An intrepid trio of Torbay Ramblers, namely Barry H, John L and Sal H, set out on a dry, if somewhat overcast October morning, to explore this delightful corner of East Devon. As there were only three in the combo, it was decided to extend the original 6.5 mile route, in order to create a future Sunday distance route. The followers of this blog will soon spot that this walk is also an extension of the last Sunday one from Exmouth – its all in the planning!
Initially we strolled a muddy path beside the Nature Reserve, eventually emerging on the road leading to White Bridge. The way then led us alongside the River Otter, where we enjoyed a coffee break, and were fortunate to be able to watch three Mallards feeding. Soon we traversed the river over Clamour Bridge, where on this occasion very few fish were visible in the water, and although we looked carefully as we ambled along, there was a distinct lack of evidence of the Beavers who we are assured frequent this area. The path then wound up steps and through the two red brick columns of Otterton Park, to pick up a Bridleway leading us into Colliver Lane, thence to Colliver Cross.
Here at the top of the rise, we turned onto a track, which led to Stantyway Road, and so on to pass Stantyway Farm. Then we entered a ‘No through road’, admiring an attractive thatched dwelling known as Monks Cottage as we passed. Shortly after this the route came out onto the coast path above Ladram Bay, with magnificent views beyond Sidmouth and over Lyme Bay. The undulating cliff path from Chiselbury Bay, took us on to Brandy Head, Black Head and Danger Point to the estuary of the Otter. By this time the weather had deteriorated, so we were treated to a spell of ‘mizzle’. Trying hard to ignore the dampness, we trudged across muddy field paths, where an abundance of fungi were growing, to arrive by the gate of South Farm Cottage. The path soon joined a metalled road leading back to White Bridge. Then a diversion to the normal route back to the Lime Kiln Car Park was necessary, due to a collapsed culvert on the banks of the Otter.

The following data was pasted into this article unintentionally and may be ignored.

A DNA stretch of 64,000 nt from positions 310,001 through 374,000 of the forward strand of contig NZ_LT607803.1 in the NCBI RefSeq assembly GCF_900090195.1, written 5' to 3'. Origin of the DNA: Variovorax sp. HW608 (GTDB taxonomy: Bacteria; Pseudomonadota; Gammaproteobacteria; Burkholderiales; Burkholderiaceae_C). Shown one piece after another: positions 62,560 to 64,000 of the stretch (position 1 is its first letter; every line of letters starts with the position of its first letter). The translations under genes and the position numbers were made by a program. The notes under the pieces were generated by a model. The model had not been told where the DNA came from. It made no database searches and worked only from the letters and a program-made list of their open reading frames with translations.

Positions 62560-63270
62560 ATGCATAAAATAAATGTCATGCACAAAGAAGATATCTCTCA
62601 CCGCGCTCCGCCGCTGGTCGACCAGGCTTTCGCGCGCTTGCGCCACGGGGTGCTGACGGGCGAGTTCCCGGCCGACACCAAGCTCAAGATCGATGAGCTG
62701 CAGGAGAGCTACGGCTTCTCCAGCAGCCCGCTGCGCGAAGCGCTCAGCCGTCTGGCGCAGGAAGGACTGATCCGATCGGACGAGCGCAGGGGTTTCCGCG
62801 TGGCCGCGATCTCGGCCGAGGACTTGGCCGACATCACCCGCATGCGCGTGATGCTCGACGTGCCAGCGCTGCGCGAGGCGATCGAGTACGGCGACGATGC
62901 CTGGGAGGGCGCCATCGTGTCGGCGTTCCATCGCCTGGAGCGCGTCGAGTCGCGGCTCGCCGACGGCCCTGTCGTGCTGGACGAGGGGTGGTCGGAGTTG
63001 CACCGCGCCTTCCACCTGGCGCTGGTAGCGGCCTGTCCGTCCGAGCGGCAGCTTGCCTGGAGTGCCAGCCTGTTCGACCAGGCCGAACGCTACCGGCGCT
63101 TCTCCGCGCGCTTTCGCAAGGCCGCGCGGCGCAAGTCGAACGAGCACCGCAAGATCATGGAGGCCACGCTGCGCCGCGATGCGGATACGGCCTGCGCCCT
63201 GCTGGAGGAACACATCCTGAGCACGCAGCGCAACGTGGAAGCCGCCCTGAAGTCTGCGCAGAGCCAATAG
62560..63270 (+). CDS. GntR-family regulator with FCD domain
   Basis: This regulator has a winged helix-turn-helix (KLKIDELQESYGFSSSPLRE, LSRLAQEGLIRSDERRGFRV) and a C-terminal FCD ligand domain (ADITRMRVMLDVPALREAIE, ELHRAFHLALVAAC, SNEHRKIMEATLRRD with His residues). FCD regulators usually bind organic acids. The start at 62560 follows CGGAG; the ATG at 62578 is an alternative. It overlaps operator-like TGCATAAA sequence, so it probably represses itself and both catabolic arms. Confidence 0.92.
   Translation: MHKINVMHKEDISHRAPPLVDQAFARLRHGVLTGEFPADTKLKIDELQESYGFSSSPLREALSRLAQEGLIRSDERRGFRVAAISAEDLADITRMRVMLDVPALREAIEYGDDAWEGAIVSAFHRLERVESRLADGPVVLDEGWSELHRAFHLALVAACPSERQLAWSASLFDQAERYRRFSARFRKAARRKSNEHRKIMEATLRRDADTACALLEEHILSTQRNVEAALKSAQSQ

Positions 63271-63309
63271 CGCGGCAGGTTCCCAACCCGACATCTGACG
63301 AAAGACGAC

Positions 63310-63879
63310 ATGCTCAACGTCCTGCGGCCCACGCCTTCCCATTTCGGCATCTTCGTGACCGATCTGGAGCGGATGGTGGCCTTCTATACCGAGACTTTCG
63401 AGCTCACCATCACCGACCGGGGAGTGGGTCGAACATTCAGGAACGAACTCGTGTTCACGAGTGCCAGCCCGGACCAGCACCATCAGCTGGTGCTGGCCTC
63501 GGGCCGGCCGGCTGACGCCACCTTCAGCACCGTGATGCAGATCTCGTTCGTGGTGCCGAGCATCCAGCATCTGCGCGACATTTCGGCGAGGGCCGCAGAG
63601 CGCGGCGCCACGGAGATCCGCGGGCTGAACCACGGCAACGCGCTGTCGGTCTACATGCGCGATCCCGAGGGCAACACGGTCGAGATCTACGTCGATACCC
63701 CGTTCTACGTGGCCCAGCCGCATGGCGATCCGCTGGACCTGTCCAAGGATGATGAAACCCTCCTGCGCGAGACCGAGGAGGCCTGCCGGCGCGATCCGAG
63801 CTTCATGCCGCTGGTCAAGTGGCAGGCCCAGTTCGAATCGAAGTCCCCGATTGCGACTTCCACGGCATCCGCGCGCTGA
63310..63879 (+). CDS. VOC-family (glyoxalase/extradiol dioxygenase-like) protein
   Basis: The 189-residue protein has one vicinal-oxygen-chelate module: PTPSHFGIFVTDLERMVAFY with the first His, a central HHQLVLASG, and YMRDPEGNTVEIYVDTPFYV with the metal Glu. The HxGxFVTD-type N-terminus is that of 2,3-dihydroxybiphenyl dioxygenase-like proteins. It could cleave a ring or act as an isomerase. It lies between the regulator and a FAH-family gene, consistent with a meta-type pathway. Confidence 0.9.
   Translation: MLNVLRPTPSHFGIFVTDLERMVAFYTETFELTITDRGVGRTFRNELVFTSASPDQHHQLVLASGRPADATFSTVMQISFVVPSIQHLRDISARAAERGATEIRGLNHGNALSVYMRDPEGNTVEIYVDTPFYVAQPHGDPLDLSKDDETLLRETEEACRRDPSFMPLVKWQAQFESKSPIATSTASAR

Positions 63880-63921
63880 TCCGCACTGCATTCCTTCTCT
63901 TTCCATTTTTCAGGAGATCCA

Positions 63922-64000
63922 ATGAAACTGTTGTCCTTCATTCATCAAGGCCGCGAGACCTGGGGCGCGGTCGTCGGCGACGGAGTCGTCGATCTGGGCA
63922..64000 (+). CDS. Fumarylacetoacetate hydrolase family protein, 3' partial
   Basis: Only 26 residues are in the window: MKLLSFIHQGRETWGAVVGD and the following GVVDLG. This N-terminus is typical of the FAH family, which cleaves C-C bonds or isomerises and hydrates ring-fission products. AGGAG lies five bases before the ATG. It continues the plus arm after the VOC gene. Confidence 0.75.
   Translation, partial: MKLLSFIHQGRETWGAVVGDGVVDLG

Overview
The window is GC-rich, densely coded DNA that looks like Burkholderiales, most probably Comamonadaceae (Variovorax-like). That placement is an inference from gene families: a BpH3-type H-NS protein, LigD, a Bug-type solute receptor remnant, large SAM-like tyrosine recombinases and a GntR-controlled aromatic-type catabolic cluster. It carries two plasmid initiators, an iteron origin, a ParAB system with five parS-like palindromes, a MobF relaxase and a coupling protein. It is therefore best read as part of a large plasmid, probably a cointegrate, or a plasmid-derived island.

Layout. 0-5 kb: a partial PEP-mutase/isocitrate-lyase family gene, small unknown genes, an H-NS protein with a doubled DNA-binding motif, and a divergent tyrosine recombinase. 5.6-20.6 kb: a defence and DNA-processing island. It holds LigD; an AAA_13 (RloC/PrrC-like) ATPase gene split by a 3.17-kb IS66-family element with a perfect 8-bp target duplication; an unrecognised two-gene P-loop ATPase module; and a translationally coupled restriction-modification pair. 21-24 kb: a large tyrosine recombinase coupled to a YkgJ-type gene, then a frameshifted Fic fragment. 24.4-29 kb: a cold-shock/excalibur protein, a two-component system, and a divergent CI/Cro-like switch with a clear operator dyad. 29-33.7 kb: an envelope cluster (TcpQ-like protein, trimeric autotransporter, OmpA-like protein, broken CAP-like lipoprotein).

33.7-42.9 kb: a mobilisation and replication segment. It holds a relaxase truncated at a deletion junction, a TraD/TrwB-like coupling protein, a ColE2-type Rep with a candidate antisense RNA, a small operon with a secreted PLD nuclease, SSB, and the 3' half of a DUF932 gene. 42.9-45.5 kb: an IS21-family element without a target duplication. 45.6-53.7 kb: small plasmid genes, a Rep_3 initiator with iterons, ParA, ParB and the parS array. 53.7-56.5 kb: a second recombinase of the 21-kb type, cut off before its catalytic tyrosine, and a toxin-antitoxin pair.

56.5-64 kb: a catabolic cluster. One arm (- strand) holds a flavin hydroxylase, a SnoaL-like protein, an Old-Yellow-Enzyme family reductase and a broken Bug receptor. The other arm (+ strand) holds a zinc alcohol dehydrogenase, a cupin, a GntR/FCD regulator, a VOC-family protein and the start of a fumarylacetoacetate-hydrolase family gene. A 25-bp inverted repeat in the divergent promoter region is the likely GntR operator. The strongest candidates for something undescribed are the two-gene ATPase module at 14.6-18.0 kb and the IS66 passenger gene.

Consequently, a repeat of the outward section of our journey back to the sea front at Budleigh Salterton was unavoidable. Because the conditions were still inclement, lunch was taken under the ‘Twix’ mural painted shelter, looking across the very pebbled beach. At the end of our trek, a very welcome hot drink was the reward for our efforts, and this was enjoyed in one of the many local cafes in Fore Street. Soon afterwards, a short stroll brought us back to the car, and thus our journey back to Torbay once more.
The alternate walk had covered a varied 9.5 miles, and in 2019, should the weather be suitable on the day, could possibly include a paddle or swim from the beach. It is worth noting that as we meandered past the brightly coloured Beach Huts, we lingered to read the poems which now adorn them. These have been written by the children and Students of Exeter and East Devon Schools and Colleges, all of which are on the subject of Gold. A book of these writings is available from the local Tourist Information Centre. A good day was had, despite the changeable weather, which did not detract in any way from the pleasure gained from our travels.